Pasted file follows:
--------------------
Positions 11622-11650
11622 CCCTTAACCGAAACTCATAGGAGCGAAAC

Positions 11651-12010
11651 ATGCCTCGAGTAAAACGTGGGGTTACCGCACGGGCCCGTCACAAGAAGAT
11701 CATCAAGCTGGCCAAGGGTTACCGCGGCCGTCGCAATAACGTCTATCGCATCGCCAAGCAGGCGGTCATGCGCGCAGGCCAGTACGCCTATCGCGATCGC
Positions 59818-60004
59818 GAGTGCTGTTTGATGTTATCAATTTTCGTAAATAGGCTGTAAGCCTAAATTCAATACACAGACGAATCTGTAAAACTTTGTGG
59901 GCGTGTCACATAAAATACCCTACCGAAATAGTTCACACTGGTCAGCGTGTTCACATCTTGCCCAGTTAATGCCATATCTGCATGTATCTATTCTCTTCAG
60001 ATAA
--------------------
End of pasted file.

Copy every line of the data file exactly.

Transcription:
Positions 11622-11650
11622 CCCTTAACCGAAACTCATAGGAGCGAAAC

Positions 11651-12010
11651 ATGCCTCGAGTAAAACGTGGGGTTACCGCACGGGCCCGTCACAAGAAGAT
11701 CATCAAGCTGGCCAAGGGTTACCGCGGCCGTCGCAATAACGTCTATCGCATCGCCAAGCAGGCGGTCATGCGCGCAGGCCAGTACGCCTATCGCGATCGC
Positions 59818-60004
59818 GAGTGCTGTTTGATGTTATCAATTTTCGTAAATAGGCTGTAAGCCTAAATTCAATACACAGACGAATCTGTAAAACTTTGTGG
59901 GCGTGTCACATAAAATACCCTACCGAAATAGTTCACACTGGTCAGCGTGTTCACATCTTGCCCAGTTAATGCCATATCTGCATGTATCTATTCTCTTCAG
60001 ATAA